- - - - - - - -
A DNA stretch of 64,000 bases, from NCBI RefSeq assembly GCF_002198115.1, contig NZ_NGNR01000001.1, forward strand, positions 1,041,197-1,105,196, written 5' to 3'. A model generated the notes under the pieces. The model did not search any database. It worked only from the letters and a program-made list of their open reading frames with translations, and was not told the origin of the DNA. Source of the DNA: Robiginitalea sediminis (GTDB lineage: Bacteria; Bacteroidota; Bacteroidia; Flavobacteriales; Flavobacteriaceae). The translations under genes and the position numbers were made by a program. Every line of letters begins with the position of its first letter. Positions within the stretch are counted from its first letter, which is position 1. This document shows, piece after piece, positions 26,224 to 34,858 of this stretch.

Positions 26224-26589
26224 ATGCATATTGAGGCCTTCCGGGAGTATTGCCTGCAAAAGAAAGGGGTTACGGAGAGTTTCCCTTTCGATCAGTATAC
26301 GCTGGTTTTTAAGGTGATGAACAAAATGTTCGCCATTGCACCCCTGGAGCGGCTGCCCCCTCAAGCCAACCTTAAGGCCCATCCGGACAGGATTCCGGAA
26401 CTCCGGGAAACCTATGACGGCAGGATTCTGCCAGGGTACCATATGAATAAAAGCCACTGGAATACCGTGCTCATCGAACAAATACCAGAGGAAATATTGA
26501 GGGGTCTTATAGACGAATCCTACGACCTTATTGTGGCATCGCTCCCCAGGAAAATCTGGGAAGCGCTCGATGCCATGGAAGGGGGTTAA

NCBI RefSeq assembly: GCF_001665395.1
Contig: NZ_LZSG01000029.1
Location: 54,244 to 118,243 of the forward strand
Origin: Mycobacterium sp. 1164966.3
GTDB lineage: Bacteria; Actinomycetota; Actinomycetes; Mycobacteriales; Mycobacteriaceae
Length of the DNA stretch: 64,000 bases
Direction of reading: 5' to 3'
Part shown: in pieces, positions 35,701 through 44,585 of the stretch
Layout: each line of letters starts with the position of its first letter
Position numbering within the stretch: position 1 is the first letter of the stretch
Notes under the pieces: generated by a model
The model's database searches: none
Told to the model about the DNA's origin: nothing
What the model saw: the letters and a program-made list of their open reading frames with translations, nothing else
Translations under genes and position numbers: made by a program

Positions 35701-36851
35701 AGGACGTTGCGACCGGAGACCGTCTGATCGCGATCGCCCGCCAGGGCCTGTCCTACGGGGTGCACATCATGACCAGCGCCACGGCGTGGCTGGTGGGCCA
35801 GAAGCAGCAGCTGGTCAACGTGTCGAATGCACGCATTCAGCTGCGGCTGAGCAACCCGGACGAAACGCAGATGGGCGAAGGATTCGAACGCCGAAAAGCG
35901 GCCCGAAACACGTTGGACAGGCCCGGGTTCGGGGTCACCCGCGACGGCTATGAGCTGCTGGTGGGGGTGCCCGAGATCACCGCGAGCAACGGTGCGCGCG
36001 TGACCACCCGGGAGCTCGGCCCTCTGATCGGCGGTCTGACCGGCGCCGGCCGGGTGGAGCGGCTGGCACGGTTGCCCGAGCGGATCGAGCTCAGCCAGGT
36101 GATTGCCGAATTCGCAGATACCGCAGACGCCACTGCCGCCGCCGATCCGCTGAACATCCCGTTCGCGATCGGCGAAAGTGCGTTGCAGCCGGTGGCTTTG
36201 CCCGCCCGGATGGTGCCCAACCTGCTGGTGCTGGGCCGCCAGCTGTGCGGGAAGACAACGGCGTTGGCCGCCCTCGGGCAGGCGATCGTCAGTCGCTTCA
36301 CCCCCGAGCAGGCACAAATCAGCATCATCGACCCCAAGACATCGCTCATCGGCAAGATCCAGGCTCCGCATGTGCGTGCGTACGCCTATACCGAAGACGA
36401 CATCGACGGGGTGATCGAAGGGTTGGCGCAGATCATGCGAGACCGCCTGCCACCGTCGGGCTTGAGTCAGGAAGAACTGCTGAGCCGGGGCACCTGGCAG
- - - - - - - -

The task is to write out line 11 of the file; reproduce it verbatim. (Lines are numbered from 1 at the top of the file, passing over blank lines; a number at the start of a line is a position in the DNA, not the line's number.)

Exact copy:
GTDB lineage: Bacteria; Actinomycetota; Actinomycetes; Mycobacteriales; Mycobacteriaceae